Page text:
Volume 16 • Issue 37 | February 13 - 19, 2004



An idea for Hoboken’s 9/11 victims

Two Downtown designers who have made their mark in Lower Manhattan are among the four finalists to design a memorial to the 57 Hoboken residents who died in the Sept. 11 attack.

The two designers, architect Frederic Schwartz and artist Brian Tolle, say their design, “Portraits of Hoboken,” pictured below, “frames two communities forever linked by the river that unites them: Hoboken and the skyline of Lower Manhattan.”

Schwartz, who lives and works near Canal St., designed the restoration of the Whitehall Ferry Terminal which will open later this year and was part of the team that designed Towers of Culture, the runner-up master plan for the redevelopment of the World Trade Center site. Tolle, a Village resident, designed the Irish Hunger Memorial, which overlooks the Hudson River in Battery Park City.

Their Hoboken design, a 45 by 100-foot rectangular-shaped memorial, would frame the view of the area where the Twin Towers once stood and where the site’s new buildings are expected to begin rising later this year. Visitors could enter the frame in Hoboken’s Pier A Park and walk up ramps covering the exact height of one of the W.T.C. towers. The names and ages of the 57 people who died would be engraved in the handrails.

Schwartz said the design would be visible in Lower Manhattan along the river and from commuter ferries which stop right near the park. It would stay open in the winter, but would have to close on particularly windy days, he said.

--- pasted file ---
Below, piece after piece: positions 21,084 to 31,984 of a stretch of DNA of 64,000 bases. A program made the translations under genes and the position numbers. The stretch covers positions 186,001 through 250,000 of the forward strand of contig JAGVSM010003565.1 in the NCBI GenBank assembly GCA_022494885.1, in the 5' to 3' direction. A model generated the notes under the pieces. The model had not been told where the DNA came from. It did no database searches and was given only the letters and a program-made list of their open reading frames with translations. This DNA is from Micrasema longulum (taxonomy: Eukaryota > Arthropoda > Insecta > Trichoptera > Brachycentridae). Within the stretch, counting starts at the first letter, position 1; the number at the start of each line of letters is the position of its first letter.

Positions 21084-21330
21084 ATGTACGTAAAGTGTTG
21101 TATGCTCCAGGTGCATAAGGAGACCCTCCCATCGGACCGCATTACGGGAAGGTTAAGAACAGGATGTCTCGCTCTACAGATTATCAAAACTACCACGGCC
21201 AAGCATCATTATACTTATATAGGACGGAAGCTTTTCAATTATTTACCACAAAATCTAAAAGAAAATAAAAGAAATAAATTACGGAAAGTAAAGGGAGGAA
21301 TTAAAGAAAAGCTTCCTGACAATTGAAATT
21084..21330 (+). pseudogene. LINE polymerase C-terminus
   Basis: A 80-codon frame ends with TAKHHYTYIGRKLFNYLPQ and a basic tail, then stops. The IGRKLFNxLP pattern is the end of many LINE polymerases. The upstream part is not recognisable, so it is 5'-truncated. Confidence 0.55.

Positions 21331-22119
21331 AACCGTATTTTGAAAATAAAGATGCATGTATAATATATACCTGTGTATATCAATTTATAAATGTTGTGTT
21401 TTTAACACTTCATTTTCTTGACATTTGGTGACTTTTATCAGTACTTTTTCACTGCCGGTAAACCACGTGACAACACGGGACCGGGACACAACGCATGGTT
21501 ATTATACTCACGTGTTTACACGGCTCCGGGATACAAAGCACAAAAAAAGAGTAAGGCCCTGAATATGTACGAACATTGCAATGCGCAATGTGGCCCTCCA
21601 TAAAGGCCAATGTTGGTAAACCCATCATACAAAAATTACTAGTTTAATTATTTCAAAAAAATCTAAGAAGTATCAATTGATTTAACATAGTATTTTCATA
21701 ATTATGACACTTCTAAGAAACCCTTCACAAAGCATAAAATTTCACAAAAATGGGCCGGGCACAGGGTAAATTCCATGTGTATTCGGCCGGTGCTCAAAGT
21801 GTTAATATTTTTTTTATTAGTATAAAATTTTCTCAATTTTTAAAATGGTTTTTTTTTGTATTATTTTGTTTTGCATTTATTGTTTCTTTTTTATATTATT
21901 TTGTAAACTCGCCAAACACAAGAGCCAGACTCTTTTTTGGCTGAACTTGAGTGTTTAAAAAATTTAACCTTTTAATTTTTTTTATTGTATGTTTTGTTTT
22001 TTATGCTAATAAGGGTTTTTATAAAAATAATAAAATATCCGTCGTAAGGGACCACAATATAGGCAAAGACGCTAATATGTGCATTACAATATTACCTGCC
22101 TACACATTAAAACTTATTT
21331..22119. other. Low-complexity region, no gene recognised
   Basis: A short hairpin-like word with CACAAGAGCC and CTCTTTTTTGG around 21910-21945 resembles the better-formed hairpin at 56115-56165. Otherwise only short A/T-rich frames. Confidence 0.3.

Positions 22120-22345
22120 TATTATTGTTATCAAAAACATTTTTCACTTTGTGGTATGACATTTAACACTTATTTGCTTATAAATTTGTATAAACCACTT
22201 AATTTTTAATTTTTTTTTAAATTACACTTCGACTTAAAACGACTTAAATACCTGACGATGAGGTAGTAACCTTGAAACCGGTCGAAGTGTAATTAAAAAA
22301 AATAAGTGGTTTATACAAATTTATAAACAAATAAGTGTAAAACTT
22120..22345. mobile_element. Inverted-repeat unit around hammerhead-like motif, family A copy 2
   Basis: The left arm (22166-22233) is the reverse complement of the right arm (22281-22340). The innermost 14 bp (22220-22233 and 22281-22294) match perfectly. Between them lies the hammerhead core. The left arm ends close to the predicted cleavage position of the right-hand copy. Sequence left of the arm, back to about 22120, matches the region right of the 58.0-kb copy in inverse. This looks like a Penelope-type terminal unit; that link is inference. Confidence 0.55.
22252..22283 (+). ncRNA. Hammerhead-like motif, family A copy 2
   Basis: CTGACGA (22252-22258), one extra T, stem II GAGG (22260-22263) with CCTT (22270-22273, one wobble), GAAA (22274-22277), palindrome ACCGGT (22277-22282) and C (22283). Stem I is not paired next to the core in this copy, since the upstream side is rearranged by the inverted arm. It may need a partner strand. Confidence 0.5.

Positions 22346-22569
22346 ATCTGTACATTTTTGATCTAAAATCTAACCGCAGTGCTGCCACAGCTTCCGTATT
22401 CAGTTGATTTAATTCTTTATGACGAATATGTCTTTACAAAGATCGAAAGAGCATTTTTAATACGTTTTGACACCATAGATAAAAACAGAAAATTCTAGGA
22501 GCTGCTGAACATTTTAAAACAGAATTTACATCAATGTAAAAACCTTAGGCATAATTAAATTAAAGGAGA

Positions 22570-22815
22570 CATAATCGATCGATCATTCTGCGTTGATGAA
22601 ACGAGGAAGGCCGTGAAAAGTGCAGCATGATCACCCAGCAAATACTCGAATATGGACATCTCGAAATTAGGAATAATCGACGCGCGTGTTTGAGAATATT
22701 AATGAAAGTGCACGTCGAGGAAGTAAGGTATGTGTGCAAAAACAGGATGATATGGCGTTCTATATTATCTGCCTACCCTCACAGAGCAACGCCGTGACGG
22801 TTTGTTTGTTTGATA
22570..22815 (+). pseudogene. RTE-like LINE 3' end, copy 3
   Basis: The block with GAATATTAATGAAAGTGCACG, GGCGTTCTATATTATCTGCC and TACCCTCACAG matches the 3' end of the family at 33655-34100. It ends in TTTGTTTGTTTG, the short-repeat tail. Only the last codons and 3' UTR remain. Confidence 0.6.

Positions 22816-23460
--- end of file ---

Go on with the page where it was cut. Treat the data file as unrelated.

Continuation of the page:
Pier A Park is the site where hundreds of people gathered on 9/11and will be the site of the memorial, expected to cost $500,000 and be funded through donations. Michael Estevez, a spokesperson for the Hoboken September 11th Memorial Fund (www.hoboken911.com), said some of the teams are still revising their designs and he would not discuss any of the other plans until they are unveiled the first week in March. He said individual designers are not forbidden to make their plans public, as Schwartz did. The seven-member memorial jury, which includes two people who have played active roles in Lower Manhattan planning, Ray Gastil, executive director of the Van Alen Institute and Ann Buttenwieser, an urban planner and veteran of city government, will pick a final design by the end of March.

The other finalists are the FLOW Group, comprised of artist Janet Echelman, who has produced wind-activated sculptures, aeronautical engineer Peter Heppel, who worked on the Millennium Tower in Glasgow and has worked with NASA, and lighting designer Domingo Gonzalez, who worked on the N.Y.C. Police Memorial in Battery Park City and the George Washington Bridge; architect Ralph Lerner, who designed the Indira Gandhi National Centre for the Arts in New Delhi, and landscape architect Kate Orff, an assistant professor at Columbia University; and artist Krzystztof Wodiczko, known for his large-scale projections on public buildings and Julian Bonder.


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